Nigerian dating scams 419
They pose as potential matches for vulnerable singles who are willing to share their personal information and money for the sake of a relationship.
Advance-fee scammers have also started targeting businesses.
They'll hijack a company email address and email an employee with the authority to wire money.
Then call your bank or credit card company to find out how you can change or protect your accounts. All you can do is report the scam and be extra vigilant about building relationships with people you meet online.
Nigerian scammers take billions of dollars every year from unsuspecting victims.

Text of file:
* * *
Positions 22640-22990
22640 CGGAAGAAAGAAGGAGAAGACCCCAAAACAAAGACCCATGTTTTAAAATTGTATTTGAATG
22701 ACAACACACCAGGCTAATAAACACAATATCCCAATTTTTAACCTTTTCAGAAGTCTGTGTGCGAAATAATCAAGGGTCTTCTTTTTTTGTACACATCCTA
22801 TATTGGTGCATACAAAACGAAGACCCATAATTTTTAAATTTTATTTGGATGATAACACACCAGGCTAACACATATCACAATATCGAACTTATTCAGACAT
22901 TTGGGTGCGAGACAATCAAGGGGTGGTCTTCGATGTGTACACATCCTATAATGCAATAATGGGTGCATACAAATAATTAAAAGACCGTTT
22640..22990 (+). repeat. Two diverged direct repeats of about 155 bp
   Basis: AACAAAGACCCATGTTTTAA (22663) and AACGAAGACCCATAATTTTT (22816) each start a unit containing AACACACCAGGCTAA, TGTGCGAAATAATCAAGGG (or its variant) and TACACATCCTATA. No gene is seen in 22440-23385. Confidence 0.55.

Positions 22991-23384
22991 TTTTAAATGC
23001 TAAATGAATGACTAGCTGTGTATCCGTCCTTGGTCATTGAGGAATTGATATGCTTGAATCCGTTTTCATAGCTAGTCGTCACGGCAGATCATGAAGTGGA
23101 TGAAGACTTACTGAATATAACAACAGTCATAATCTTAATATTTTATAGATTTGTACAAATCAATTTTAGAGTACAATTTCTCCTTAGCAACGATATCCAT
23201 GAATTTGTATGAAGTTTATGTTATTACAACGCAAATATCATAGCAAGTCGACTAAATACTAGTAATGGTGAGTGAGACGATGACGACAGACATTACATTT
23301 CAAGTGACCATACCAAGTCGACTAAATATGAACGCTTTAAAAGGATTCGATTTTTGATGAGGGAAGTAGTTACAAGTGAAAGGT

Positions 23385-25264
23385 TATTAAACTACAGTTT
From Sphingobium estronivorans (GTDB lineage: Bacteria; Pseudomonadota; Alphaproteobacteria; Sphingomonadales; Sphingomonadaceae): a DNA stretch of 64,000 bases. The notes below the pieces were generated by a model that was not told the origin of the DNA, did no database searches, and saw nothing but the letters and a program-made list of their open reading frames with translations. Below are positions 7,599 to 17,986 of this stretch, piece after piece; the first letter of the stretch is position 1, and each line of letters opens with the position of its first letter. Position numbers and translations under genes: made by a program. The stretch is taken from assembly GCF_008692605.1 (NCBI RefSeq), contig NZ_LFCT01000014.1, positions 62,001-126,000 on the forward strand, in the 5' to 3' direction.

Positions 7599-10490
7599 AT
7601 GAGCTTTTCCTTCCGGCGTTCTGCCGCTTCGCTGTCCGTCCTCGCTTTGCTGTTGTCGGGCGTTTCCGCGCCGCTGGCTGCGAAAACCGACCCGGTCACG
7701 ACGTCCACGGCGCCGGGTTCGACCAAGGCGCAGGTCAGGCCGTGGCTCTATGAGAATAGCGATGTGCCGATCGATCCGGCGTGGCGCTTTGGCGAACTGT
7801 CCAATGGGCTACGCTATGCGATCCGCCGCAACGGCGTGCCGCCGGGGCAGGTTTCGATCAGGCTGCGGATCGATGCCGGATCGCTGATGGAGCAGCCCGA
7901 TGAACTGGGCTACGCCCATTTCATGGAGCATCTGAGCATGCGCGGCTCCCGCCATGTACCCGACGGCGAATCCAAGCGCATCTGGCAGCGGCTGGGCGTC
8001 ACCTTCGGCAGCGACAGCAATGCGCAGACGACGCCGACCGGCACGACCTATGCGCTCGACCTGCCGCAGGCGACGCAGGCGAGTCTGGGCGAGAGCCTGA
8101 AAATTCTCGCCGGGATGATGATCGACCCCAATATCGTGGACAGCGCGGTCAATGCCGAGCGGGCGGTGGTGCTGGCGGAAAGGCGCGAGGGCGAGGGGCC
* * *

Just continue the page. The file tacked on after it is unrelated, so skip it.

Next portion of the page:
They'll ask the employee to transfer the money to a U. bank account set up by a "money mule" living in the U. (Scammers know their targets would catch on to the ruse if they asked the employee to send money to a Nigerian account.) These mules might be foreign-born con artists living in the U. They might even be American victims who want to earn back the money they lost getting scammed.
Plus, Nigerians aren't the only criminals committing the many variations of the advance-fee scam.
Nearly 20 percent of scams come out of West Africa, but they're also picking up in the Middle East, Eastern Europe, and Asia. soldier, a Middle Eastern oil baron, a traveling businessman, or a foreign charity.